Now, this all paints former Commissioner Irvin in a rather unfavorable light when it comes to overcrowded animal shelters and animal care. However, as documented in his papers, Irvin appears to have taken this issue very seriously but attacked it from a different angle. From 1999 to 2002, the GDA worked on passing a constitutional amendment to create a sterilization program to address animal overpopulation. On November 5, 2002, the Dog/Cat Sterilization License Plate program was put before voters. The referendum, which would allow the license plate to be sold and administered by the GDA, passed by a 70% margin, and the GDA undertook a process to implement the legislation which was enacted in the following year.

Irvin speaking in support of Amendment 6 at the state capitol in 2002.
Source: Series I, Box 11, Folder 14.
Excerpt from brochure advertising the tag program, 2005.
Series I, Box 9, Folder 26.
The Dog/Cat Tag Sterilization License Plate program treats the designated plate as any other “specialty” plate. The county tag office collects the fee for the plate ($25 in 2005). Those funds are used to pay for sterilization procedures, to provide educational materials about the importance of sterilization, and to promote sales of the plate. The funds are accessed through an existing state accounting system, and the GDA pays licensed veterinarians to spay or neuter the animals. Purchasing the plate is entirely optional, and importantly, tax-deductible.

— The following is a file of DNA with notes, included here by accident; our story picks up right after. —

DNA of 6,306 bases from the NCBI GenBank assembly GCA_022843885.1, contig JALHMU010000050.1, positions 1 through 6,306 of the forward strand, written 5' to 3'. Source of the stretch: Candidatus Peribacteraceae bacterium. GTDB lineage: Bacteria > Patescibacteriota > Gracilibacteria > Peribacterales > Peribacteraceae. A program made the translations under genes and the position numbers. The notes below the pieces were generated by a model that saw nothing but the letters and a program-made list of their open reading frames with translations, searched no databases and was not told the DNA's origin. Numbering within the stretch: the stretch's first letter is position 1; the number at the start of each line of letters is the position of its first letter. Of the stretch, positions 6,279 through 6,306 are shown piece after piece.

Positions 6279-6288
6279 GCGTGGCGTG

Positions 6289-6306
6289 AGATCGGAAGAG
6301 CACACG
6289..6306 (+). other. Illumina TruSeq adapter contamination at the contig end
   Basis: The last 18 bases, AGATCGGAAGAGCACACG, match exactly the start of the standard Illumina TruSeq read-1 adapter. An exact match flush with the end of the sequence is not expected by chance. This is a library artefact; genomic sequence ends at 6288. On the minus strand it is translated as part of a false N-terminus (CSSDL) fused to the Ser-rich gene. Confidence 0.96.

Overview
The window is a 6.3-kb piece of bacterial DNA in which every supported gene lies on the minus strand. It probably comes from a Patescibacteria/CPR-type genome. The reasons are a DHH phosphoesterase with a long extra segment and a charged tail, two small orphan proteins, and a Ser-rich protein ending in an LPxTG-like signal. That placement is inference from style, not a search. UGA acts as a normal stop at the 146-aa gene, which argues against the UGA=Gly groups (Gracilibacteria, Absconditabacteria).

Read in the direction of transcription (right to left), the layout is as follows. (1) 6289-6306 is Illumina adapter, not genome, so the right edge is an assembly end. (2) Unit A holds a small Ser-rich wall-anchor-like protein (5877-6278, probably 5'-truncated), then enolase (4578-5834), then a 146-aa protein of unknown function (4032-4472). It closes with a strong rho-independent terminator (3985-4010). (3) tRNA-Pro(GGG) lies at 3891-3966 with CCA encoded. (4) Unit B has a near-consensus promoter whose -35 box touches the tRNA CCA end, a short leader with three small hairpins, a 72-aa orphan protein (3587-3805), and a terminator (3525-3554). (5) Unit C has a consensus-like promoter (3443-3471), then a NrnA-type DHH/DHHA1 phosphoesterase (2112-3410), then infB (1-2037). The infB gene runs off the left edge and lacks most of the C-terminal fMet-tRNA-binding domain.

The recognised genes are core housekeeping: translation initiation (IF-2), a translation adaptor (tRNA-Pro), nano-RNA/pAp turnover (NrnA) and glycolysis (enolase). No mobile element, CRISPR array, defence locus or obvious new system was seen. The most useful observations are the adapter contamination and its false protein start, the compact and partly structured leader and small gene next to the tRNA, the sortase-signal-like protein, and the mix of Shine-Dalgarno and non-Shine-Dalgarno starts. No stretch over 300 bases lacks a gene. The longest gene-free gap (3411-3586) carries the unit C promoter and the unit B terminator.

By December 2005, about a year before the Morton v. Irvin lawsuit, the sale of the sterilization license plate was advertised by the GDA. In a quote from a 2005 brochure, Irvin stated, “This program is saving the lives of dogs and cats without increasing taxes.” By August 2006, another brochure boasted that more than 700 accredited vets had performed 20,000 sterilization procedures through this program.
Tommy Irvin quote from brochure advertising the tag program, 2005.
Series I, Box 9, Folder 26.